Martin Hammer

Kenneth Clark and the Death of Painting

Clark’s controversial tirade in the Listener in October 1935 blasted both abstraction and surrealism as Germanic incursions into the body of British art. He concluded indeed that painting was now virtually impossible, until a new mythology supplied the artist with viable content to work with. How did Clark arrive at this uncharacteristically extreme position, in particular artistic and political circumstances, and in relation to wider debates in the early 1930s about the national and international dimensions of English art and culture? And how did his position in 1935 mesh with his subsequent (or perhaps concurrent?) ‘Romantic Modernism’, whereby nature and the native tradition came to be seen as potential springboards for a revival of British art? It is interesting to note continuities with his Landscape into Art (1949) book, which ends on a similarly apocalyptic note.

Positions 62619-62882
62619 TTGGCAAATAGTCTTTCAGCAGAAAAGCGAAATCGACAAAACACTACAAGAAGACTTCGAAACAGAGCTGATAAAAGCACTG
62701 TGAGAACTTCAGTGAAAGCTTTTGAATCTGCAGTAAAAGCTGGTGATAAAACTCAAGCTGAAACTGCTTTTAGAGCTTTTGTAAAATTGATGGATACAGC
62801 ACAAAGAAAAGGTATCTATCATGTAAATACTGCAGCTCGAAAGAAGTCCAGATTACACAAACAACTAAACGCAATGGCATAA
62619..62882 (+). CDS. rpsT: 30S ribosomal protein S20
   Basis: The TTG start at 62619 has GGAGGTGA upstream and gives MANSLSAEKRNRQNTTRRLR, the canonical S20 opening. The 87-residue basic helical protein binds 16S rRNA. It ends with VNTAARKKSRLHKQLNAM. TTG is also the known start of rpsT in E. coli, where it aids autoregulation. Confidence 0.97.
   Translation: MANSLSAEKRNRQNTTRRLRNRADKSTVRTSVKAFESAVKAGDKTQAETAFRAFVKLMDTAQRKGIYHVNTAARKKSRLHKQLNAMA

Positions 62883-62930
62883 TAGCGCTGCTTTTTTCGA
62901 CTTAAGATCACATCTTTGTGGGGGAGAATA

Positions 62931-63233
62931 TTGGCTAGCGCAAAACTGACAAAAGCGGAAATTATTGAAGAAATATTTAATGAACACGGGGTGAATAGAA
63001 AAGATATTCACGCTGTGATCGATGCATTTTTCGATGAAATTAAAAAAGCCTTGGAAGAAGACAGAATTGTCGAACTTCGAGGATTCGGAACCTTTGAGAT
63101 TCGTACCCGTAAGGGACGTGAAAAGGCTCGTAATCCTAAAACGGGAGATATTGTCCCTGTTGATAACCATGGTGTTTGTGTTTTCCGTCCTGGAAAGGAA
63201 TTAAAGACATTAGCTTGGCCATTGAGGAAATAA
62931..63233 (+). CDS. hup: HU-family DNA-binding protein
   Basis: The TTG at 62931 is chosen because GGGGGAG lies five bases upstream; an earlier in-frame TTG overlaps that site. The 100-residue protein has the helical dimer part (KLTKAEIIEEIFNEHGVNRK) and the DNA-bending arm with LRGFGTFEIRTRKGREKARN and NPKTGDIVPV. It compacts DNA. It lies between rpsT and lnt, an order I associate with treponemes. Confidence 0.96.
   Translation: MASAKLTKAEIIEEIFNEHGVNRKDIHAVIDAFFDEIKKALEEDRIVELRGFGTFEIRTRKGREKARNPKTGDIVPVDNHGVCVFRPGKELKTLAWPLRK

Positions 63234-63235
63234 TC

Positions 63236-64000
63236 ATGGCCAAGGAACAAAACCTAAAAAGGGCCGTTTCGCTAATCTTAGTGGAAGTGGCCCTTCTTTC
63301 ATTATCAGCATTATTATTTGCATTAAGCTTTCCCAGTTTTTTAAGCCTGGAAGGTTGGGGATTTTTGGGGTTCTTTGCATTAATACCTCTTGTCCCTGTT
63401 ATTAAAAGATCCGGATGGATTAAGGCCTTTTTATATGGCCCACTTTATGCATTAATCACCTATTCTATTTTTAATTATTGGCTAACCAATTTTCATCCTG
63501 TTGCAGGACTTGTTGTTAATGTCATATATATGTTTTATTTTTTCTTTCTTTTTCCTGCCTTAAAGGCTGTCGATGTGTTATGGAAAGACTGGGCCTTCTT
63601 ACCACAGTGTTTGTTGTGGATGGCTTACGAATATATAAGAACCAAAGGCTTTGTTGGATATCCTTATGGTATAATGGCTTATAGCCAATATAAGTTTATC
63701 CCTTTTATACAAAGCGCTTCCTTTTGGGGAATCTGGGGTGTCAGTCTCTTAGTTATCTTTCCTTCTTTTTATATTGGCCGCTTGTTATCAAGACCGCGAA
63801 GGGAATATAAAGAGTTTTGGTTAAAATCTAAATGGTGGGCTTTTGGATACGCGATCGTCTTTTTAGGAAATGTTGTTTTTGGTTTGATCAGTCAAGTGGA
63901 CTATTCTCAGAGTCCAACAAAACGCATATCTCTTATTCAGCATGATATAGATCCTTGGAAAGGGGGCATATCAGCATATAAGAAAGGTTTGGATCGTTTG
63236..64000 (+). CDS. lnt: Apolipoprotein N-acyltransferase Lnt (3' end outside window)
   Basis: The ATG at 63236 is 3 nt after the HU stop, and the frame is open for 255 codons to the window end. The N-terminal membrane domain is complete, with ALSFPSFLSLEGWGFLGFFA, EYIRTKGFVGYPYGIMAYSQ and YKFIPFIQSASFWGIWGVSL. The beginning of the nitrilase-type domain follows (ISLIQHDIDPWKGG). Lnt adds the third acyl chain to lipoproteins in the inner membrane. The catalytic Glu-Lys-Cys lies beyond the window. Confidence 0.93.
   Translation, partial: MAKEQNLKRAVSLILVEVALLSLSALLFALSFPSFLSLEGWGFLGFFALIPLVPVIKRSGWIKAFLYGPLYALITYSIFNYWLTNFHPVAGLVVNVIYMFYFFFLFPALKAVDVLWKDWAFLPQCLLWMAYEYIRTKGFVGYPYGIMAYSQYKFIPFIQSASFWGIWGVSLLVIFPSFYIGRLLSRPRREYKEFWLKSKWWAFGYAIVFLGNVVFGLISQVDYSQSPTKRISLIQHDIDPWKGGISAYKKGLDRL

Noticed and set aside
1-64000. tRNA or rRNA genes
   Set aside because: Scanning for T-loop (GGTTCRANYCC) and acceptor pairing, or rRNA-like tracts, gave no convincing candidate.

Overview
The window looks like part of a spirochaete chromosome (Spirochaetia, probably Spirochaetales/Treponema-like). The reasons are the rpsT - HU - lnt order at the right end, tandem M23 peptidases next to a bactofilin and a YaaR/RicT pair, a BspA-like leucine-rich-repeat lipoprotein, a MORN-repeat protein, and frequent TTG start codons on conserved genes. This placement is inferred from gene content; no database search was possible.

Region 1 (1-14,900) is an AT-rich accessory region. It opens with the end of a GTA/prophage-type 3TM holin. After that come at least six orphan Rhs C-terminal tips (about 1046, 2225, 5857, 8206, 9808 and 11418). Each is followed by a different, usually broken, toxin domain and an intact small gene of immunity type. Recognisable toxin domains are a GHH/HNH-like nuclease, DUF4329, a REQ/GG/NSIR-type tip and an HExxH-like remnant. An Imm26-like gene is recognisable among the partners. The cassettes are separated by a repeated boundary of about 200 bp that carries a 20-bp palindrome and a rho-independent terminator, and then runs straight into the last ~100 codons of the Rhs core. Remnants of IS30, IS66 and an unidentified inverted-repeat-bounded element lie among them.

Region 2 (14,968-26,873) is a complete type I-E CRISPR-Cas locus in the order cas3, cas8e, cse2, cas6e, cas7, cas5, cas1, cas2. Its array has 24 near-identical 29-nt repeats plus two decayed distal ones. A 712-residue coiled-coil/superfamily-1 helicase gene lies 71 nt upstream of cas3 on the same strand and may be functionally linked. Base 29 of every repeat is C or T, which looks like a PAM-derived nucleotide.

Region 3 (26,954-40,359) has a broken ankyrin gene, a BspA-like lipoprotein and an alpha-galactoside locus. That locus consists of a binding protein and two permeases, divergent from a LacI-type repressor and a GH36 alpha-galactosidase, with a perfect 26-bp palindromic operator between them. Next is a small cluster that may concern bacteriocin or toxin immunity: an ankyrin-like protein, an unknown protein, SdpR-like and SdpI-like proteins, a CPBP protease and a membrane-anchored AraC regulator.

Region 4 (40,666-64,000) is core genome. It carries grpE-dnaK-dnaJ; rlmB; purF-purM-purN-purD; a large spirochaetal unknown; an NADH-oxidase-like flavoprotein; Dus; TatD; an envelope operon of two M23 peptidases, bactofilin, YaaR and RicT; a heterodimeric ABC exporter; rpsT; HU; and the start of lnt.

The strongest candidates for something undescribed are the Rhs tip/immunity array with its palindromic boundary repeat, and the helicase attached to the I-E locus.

Ayla Lepine

The Persistence of Medievalism

Kenneth Clark’s prolific writing and wide networks within the arts incorporated a lifelong attention to how the arts of the Middle Ages were reworked for British modern life. In his first book on the Gothic Revival, which appeared in 1928 and was revised and reissued in the 1950s and 1960s, as well as his persuasive 1964 book on John Ruskin’s relevance for mid-twentieth-century British culture and his significant relationships with advocates for medievalism including John Betjeman and John Ninian Comper, Clark emphasised the validity of the Gothic style for modern British thought. This paper draws on Tate’s archives to explore Clark’s interest in medievalism and Victorian culture, suggesting that this little-studied aspect of Clark’s vast output deserves thorough investigation in relation to his better-known projects and roles.